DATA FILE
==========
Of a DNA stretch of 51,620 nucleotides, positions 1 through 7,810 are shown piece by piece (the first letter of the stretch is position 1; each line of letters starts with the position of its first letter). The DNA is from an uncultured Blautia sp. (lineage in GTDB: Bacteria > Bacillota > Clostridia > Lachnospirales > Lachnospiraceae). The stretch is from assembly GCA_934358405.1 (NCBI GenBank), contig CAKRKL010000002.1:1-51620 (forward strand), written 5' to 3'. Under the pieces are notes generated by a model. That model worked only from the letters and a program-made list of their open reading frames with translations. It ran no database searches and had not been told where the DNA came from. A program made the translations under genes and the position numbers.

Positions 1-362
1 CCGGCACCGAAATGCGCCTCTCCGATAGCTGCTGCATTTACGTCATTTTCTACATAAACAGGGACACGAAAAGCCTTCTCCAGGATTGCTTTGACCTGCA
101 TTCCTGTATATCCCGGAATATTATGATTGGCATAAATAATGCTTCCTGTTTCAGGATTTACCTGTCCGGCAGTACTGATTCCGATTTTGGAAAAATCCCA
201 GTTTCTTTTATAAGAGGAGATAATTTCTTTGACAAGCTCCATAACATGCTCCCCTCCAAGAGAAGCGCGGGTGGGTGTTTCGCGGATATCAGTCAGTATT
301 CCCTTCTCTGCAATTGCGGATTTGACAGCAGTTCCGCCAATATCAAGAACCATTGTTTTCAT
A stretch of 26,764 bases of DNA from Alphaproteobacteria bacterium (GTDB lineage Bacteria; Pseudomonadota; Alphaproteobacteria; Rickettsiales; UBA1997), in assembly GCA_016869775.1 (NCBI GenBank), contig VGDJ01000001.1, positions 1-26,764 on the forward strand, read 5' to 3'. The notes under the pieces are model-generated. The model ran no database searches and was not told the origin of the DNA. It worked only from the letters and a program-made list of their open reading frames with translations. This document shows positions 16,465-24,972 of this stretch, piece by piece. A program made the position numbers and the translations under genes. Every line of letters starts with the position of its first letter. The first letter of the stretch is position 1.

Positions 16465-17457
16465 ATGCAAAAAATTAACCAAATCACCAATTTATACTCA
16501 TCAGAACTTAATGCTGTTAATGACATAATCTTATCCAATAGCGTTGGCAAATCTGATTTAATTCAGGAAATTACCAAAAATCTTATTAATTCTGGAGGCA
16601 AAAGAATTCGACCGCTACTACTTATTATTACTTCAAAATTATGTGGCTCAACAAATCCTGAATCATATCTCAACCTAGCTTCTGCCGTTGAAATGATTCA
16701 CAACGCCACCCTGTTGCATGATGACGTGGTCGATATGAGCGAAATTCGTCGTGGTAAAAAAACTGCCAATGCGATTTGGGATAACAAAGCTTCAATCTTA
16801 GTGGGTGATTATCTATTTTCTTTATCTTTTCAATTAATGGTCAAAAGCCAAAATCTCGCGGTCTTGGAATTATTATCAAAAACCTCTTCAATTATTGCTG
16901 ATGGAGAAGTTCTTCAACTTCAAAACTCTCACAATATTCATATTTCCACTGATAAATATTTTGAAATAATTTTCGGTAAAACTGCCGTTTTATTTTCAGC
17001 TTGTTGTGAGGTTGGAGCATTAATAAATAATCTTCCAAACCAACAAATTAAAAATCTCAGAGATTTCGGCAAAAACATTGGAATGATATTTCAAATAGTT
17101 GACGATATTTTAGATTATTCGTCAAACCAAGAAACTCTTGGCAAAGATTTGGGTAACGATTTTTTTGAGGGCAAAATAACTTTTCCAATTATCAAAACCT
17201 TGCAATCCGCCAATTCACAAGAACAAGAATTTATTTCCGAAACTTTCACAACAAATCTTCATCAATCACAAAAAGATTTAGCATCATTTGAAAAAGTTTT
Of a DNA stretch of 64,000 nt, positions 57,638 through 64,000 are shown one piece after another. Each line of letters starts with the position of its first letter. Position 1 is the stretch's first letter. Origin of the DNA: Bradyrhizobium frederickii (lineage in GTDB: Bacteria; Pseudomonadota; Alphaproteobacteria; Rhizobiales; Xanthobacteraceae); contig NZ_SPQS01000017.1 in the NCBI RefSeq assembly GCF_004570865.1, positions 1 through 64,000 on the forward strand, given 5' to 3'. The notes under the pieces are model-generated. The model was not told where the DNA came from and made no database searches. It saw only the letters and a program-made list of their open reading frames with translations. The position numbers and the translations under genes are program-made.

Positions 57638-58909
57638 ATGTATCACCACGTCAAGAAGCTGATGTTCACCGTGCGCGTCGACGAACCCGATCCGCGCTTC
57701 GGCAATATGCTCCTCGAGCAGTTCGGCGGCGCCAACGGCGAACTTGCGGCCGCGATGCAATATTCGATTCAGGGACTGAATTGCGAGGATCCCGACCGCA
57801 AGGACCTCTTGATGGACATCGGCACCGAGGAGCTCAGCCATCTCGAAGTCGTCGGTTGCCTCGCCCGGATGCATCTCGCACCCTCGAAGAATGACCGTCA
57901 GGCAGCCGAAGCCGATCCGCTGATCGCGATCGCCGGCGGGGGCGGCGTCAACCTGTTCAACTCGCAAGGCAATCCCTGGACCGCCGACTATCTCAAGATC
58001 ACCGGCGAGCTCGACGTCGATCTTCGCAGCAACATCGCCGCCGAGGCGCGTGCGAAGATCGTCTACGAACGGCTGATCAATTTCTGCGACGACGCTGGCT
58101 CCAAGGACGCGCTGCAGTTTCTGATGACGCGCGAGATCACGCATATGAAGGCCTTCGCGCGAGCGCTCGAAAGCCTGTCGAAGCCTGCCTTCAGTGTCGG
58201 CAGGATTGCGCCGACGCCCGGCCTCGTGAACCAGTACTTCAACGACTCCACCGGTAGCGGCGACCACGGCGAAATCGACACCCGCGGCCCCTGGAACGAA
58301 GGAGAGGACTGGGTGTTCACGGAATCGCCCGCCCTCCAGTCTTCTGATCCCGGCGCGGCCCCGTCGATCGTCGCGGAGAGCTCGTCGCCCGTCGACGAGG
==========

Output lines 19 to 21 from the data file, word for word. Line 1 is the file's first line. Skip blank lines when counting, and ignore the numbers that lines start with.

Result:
Positions 57638-58909
57638 ATGTATCACCACGTCAAGAAGCTGATGTTCACCGTGCGCGTCGACGAACCCGATCCGCGCTTC
57701 GGCAATATGCTCCTCGAGCAGTTCGGCGGCGCCAACGGCGAACTTGCGGCCGCGATGCAATATTCGATTCAGGGACTGAATTGCGAGGATCCCGACCGCA